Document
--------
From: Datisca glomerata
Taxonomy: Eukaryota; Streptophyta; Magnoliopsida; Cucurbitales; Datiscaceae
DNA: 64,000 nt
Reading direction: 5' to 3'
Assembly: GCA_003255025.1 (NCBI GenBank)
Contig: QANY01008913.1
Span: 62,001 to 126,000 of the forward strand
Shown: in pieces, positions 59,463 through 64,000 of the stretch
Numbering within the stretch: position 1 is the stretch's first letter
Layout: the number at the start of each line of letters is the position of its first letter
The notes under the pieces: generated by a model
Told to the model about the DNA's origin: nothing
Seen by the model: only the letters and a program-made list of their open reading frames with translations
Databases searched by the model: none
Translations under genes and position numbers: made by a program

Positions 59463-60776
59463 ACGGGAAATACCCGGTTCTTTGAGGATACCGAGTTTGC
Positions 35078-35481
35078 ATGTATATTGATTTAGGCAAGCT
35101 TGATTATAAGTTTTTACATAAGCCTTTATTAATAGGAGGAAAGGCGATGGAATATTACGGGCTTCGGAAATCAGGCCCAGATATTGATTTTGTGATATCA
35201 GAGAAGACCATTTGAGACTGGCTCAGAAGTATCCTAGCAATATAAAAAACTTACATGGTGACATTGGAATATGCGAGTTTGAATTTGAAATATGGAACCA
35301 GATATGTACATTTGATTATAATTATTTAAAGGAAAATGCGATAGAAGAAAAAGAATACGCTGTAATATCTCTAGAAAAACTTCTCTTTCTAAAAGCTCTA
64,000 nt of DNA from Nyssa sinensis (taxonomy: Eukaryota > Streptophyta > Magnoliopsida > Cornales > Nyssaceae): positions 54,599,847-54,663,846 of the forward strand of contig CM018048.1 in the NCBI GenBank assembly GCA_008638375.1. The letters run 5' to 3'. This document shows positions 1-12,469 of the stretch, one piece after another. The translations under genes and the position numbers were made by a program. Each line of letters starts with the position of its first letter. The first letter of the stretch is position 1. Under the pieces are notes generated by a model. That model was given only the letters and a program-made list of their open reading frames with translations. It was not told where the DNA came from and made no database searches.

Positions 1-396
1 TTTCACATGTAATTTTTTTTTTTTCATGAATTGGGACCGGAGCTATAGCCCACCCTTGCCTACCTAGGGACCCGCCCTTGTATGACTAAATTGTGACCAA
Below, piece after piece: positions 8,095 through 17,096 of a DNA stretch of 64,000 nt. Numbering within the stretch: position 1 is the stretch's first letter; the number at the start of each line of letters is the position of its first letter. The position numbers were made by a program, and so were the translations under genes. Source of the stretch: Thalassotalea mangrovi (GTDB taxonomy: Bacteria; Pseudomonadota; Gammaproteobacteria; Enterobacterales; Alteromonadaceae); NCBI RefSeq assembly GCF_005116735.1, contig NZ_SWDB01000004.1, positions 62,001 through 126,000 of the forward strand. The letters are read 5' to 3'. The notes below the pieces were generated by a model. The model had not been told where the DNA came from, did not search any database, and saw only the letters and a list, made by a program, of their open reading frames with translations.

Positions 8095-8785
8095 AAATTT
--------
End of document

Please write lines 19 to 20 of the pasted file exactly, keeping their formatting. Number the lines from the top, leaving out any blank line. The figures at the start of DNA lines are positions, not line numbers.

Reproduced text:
35078 ATGTATATTGATTTAGGCAAGCT
35101 TGATTATAAGTTTTTACATAAGCCTTTATTAATAGGAGGAAAGGCGATGGAATATTACGGGCTTCGGAAATCAGGCCCAGATATTGATTTTGTGATATCA